Although our patient had CKD as a predisposing factor, kidney size was normal and hematuria, proteinuria or pyuria was not detected. Therefore, we assumed that renal diseases such as glomerulonephritis, diabetic nephropathy or amyloidosis were unlikely to be the cause of CKD. Serum creatinine decreased to 1.3 mg/dL 5 months after reducing the RAAS blockade. This evidence suggests that ischemic nephropathy due to low cardiac output and strong RAAS blockade was the most probable cause of CKD in our patient. In addition, the patient’s creatinine level before admission was variable, which suggests that repeated episodes of subtle AKI caused the kidney damage. It is now well known that AKI is a higher risk for progressive CKD or end-stage kidney disease (ESKD) than the natural course of CKD [5]. According to the cardiologist who managed our case, enalapril was titrated carefully up to 20 mg daily because the patient had experienced repeated decompensated heart failure before the CRT-D was implanted. The renoprotective effect of the RAAS blockade is not evidence-based, especially if CKD shows absence of proteinuria [6]. Although cardiologists tend to concentrate on cardioprotective therapy (low BP and strong RAAS blockade), this treatment sometimes increases the risk of AKI or hyperkalemia, and nephrologists should be aware of this.

Aliskiren, an oral direct renin inhibitor, is a new drug that has been available since 2009 in Japan. Although ACEI and ARB are effective in controlling BP, they cannot completely suppress the RAAS because of a reactive rise in PRA. Aliskiren reduces PRA and inhibits the rate-limiting step in the RAAS, resulting in a stronger suppression of the RAAS [7]. Aliskiren combined with losartan was reported to reduce urinary albumin excretion in type 2 diabetic nephropathy [3]. Aliskiren was also shown to reduce the level of plasma BNP and urinary aldosterone in patients with significant CHF (New York Heart Association class II–IV) treated with an ACEI (or ARB) and β blocker [2]. The occurrence of adverse events was rare and similar between the aliskiren group and the placebo group in both studies; however, mean estimated glomerular filtration rate of participants of those clinical studies was 67–70 mL/min/1.73 m2. The renal dysfunction of our patient was more severe. Ito et al. reported a low incidence of AKI by aliskiren in Japanese hypertensive patients with renal dysfunction (serum creatinine between 1.3 and 3.0 mg/dL in males and between 1.2 and 3.0 mg/dL in females) [8].

On the other hand, a case of a 76-year-old woman developing aliskiren-associated AKI with hyperkalemia in which emergency hemodiafiltration was needed was also reported [9]. In the case report, irbesartan (ARB) and spironolactone had already been administered, and switching from irbesartan to aliskiren caused AKI. The patient was old age, and had long-standing hypertension and bilateral atrophic kidney without proteinuria, indicating that ischemic nephropathy or nephrosclerosis was the probable cause of CKD, although it was not mentioned in the report. Renal ischemia and absence of proteinuria, in particular, may be risk factors of AKI induced by excessive suppression of the RAAS. It was not entirely clear why our patient did not have hyperkalemia in spite of an apparent hyperkalemia in the above case.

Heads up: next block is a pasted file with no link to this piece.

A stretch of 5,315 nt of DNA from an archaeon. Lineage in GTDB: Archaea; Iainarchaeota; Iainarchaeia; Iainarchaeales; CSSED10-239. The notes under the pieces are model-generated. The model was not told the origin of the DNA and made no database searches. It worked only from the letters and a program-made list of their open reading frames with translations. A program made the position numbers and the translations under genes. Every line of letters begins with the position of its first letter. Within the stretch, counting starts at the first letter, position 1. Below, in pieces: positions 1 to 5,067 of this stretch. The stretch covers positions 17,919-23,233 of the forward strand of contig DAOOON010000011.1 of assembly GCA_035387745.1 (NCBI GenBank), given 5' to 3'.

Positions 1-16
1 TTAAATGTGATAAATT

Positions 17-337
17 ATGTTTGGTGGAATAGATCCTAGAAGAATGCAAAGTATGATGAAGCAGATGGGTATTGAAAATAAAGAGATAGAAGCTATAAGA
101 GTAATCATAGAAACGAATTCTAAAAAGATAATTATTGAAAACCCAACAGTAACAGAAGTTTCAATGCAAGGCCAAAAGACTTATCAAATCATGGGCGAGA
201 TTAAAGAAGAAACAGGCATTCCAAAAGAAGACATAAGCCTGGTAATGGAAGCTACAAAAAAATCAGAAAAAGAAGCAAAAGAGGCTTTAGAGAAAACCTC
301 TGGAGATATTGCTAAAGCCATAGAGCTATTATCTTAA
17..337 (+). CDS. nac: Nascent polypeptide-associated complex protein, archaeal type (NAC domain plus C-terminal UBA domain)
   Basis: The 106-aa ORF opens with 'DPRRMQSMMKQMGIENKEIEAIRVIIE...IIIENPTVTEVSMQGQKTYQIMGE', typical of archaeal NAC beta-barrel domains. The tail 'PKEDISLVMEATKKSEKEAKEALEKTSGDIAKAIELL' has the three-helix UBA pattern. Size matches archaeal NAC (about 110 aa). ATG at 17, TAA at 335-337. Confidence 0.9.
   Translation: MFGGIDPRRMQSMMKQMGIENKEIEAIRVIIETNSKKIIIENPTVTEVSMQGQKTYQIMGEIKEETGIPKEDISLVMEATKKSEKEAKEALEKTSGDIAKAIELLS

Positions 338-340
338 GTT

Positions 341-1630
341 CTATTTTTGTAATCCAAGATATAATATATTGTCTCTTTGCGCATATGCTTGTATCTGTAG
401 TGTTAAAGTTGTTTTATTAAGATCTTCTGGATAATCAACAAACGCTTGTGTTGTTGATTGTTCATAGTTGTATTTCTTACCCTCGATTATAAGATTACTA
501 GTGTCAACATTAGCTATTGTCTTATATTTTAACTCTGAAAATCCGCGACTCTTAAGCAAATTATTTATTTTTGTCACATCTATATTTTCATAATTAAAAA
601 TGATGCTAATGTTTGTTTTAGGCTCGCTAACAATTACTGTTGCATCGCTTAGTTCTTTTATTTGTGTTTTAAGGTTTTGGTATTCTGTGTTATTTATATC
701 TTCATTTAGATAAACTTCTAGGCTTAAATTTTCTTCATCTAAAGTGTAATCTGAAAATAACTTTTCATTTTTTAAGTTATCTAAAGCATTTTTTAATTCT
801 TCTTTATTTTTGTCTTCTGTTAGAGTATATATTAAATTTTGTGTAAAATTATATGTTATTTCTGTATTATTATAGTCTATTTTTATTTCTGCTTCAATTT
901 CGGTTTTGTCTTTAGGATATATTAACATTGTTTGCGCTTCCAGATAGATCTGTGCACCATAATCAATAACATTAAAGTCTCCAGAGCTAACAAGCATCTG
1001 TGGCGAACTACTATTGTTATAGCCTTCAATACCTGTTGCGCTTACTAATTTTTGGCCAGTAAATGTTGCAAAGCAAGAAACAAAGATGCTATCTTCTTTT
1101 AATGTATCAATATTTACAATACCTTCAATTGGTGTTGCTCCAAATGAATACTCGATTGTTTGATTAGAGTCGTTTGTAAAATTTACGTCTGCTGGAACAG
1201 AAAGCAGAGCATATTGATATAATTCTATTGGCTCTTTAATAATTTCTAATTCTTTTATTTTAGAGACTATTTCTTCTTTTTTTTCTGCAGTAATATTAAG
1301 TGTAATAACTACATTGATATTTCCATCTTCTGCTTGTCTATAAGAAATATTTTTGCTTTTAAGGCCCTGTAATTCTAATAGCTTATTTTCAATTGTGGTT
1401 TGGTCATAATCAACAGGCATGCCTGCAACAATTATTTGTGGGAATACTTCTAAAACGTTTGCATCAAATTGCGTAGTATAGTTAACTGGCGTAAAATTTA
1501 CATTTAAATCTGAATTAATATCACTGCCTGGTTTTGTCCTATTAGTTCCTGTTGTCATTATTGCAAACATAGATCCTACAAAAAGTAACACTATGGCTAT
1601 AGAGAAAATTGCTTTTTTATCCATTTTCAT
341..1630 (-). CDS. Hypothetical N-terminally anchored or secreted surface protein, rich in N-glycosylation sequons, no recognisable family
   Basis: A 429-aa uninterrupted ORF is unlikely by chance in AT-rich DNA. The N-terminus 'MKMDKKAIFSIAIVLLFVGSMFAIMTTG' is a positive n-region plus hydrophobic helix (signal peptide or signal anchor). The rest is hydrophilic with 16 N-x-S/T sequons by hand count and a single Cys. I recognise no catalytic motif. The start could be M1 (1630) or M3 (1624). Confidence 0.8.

In our case, since the cessation of aliskiren was not sufficient for an improvement of renal function, enalapril and spironolactone were tapered; it took 15 days for the serum creatinine to return to baseline after cessation of aliskiren. Aliskiren induces a remarkable renal vasodilation and significant residual vasodilation is observed 48 h after a single dose [7]. Aliskiren can be detected in the rat kidney up to 2 weeks after drug withdrawal [10]. This prolonged effect of aliskiren on the kidney might have delayed the improvement of renal function in our case.

The BNP of our patient significantly decreased after administration of aliskiren in spite of a gain of body weight. There was no change in cardiac function measured by echocardiography compared with previous results. In the ALOFT study [2], BNP significantly decreased with the use of aliskiren despite no difference in echocardiographic measurements of ejection fraction or chamber volumes. Aliskiren may reduce cardiac load and BNP independent of volume status.

There are several limitations of this case report. Because PRA or PAC was not measured, we could not show how much the RAAS was suppressed when AKI occurred. Renal function returned to baseline after enalapril and spironolactone were tapered in addition to the cessation of aliskiren; therefore, we cannot determine that aliskiren alone was the cause of AKI in this case.

In summary, we experienced severe but reversible AKI induced by aliskiren. Although the safety of aliskiren was reported in several studies, the caution for AKI is necessary especially when aliskiren is administered to high-risk patients such as those with CKD, CHF and the concomitant use of RAAS inhibitors.

Conflict of interest

We have no conflict of interest.

Copyright information

© Japanese Society of Nephrology 2011